established. When a person studies Torah, his intellect, which is an
essential part of the person himself, becomes one with the subject
matter in a “perfect unity to which there is no resemblance or
comparison in physical terms, to be totally one and unified.”
concept is also alluded to in the name Tanya. To explain: Tanya
is referred to as “The Written Torah of Chassidus,” which is the
soul of the Torah. Accordingly, the wording in the text is extremely
precise, just as the wording of the Written Torah is far more precise
than that of the Oral Law. Thus, the first word of the text, which has
been used by the Rebbeim as the name of the text, was surely carefully
however, raises a question, because the name Tanya has no
apparent connection to the goal of the text, which as the Alter Rebbe
writes on the title page is “based on the verse, ‘The matter is very
close to you, in your mouth, and in your heart, to do it,’ to explain how
it is ‘very close’...”
difficulty can be resolved as follows: On a simple level, the name Tanya,
which means “it has been taught,” alludes to the importance of Torah
study. Although Tanya will open a person up to a deeper level of
service of G-d, to love and fear of Him, its essential emphasis is on
the study of the inner dimension of the Torah, achieving a perfect unity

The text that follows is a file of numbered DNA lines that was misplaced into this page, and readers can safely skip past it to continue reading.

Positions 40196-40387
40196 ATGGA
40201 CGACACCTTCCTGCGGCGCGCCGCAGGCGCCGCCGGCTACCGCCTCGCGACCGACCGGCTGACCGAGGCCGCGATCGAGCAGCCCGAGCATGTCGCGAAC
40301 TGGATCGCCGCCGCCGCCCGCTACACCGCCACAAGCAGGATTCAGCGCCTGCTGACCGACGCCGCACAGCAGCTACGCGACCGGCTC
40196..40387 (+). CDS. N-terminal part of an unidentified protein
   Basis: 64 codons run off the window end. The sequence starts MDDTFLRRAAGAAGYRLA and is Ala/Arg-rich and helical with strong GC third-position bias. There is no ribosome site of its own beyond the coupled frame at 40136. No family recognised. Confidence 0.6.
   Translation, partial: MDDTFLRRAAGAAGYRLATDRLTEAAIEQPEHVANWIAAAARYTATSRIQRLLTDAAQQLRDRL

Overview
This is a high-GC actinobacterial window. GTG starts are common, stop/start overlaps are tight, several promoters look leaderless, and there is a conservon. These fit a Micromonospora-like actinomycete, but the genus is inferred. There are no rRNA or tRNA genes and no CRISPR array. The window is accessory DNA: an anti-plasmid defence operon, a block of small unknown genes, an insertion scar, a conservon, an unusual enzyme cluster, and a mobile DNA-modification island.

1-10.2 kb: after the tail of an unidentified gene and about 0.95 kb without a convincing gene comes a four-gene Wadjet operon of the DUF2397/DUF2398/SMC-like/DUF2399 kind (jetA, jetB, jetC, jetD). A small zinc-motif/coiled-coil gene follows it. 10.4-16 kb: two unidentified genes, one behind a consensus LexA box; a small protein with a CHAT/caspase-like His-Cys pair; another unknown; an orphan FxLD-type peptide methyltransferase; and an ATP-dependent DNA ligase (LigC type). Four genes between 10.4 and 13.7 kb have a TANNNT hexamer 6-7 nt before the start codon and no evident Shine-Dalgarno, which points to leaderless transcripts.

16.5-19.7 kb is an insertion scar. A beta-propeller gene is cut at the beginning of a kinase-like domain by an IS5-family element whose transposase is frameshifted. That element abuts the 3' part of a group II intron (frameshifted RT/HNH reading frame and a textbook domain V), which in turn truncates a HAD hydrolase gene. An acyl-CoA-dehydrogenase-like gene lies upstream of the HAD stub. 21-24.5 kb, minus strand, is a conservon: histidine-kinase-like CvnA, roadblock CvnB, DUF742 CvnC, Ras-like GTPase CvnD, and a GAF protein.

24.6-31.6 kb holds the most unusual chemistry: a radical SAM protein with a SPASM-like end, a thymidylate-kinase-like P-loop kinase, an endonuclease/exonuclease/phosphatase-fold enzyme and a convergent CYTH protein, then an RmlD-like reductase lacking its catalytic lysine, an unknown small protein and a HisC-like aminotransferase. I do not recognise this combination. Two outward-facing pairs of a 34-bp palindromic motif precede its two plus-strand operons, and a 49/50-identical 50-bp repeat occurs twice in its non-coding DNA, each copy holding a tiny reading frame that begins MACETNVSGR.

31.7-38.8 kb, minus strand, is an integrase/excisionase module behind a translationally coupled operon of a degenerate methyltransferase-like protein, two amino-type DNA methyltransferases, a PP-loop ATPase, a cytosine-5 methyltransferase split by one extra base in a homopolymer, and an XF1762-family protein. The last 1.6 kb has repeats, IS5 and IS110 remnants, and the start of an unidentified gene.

between the wisdom of man and the wisdom of G-d. This concept is so
fundamental to the text that it was alluded to in its very name.
this context, it is worthy to stress the importance of studying Tanya,
and in particular, its opening chapters. There are those who feel that
since they have studied Tanya previously, it is unnecessary for
them to continue this study and would rather study other subjects in
Chassidus. This, however, is a faulty perspective. Tanya must be
constantly studied, in particular the opening chapters, including the
preface. (This study should come in addition to the study of Tanya
within the study of Chitas.)]
emphasis on the study of Torah to the extent that nothing else exists in
one’s world but the Torah, also relates to the content of Parshas
BaMidbar, which describes the census of the Jews. Rashi explains
that taking this census reveals the dearness of the Jews before G-d,
“because they are dear to Him, He counts them always.”